Saturday, 8 February 2020

Five Important laws of contract in co-operative law

The purpose of enacting cooperative law should be to give a legal status to the cooperatives and facilitate their working. It should also ensure that cooperatives work as genuine bodies and in accordance to the universally accepted cooperative principles. The legal framework for cooperatives consists of the law, rules made under it and the bye-laws adopted by the members of cooperatives in accordance to the act and rules. This together makes up procedures and rules for the organization and work of cooperatives, and protect and preserve their cooperative character. The Cooperative Law thus should facilitate the working of cooperatives and should not curtail the autonomous working of cooperatives and change their basic character. The day-to-day working regulations should be included in the bye-laws. Mr. P.E. Weeraman, the Regional Director of ICA ROAP, in the seventies stated that: “the greatest contribution that a government can make to the development of a cooperative movement is to introduce legislation that would give a legal framework and the necessary safeguards and privileges that would create an atmosphere conducive to cooperative development”.
    The Cooperative Laws, as stated above, consists of a Cooperative Act, enacted by the legislature of the country; subsidiary to the Act, in some countries, rules framed by the Government; and bye-laws as adopted by the members and registered under the Act. In case of conflict among the three i.e. Act, Rules and Bye-Laws, the Act is supreme, followed by the Rules, and then Bye-Laws. The Act should include the basic provisions relating to the principles, membership, registration requirements, management pattern, arbitration, liquidation, etc. The best law is that which is simple and brief, which can be understood by the common man, and which does not need plethora of sub-rules. Working details should be left to the members, to be included in the bye-laws.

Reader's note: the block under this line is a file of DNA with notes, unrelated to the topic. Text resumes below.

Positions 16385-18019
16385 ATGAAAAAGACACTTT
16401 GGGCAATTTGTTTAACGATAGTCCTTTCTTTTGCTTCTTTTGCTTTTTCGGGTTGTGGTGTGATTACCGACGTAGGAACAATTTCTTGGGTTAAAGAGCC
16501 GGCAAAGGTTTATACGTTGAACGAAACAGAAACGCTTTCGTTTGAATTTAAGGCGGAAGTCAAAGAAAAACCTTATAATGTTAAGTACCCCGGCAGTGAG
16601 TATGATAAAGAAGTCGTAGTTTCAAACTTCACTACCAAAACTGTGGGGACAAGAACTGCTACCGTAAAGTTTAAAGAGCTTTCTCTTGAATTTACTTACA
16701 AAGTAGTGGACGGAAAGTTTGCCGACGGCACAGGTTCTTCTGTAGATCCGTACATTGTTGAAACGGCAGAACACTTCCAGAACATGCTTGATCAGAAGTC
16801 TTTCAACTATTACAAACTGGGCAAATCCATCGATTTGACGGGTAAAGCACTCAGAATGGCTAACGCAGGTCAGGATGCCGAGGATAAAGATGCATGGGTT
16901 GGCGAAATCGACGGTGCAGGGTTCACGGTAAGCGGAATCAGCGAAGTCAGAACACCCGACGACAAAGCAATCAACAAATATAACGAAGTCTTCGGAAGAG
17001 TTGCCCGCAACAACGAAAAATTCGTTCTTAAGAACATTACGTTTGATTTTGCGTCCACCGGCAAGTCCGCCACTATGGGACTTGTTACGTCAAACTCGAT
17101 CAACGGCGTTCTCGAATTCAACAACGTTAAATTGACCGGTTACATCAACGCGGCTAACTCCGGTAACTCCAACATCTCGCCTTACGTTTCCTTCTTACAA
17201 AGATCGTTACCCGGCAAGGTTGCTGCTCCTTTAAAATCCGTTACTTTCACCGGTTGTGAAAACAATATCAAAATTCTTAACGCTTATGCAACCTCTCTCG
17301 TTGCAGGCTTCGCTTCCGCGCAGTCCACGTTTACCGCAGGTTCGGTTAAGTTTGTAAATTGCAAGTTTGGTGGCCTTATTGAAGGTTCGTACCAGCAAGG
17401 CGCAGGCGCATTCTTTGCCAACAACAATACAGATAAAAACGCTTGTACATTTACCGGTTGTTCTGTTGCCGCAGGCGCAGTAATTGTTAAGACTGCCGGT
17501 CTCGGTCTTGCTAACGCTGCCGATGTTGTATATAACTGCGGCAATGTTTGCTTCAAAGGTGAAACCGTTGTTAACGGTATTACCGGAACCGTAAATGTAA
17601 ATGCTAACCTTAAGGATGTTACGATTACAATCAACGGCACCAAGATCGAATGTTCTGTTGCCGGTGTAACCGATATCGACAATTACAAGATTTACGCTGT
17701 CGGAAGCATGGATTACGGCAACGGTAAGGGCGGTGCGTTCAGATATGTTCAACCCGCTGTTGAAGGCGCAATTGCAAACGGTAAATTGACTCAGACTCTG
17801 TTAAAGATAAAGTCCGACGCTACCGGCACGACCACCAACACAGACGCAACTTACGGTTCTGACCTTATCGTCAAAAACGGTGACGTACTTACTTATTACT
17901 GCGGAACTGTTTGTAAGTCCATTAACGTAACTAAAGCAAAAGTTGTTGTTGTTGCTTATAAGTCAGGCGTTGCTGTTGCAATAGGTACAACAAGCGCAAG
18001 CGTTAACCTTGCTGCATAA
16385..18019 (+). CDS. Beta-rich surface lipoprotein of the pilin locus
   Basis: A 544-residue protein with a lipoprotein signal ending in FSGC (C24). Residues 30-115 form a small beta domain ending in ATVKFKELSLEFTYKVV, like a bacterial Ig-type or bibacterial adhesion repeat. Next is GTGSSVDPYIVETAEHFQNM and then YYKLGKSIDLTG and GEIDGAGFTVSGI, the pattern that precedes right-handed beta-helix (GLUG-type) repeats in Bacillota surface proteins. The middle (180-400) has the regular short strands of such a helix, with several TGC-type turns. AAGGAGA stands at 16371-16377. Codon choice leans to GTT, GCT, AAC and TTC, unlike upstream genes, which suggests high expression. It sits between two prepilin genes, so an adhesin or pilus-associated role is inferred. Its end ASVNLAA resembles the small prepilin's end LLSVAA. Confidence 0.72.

The important provisions of the law are examined under the following headings:
  1. Cooperative definitions, objects and cooperative principles
  2. Registration
  3. Membership
  4. Management
  5. Funds/Capital
  6. Facilities and Concessions
  7. Disputes
  8. Penalties
  9. Winding up
  10. Rule-making power
     The countries covered are all members of NEDAC i.e. Bangladesh, Fiji, India, Indonesia, Japan, South Korea, Malaysia, Nepal, Philippines, Sri Lanka and Thailand. China is a member of NEDAC but does not have a cooperative law. It affects the development of rural co-operatives in China.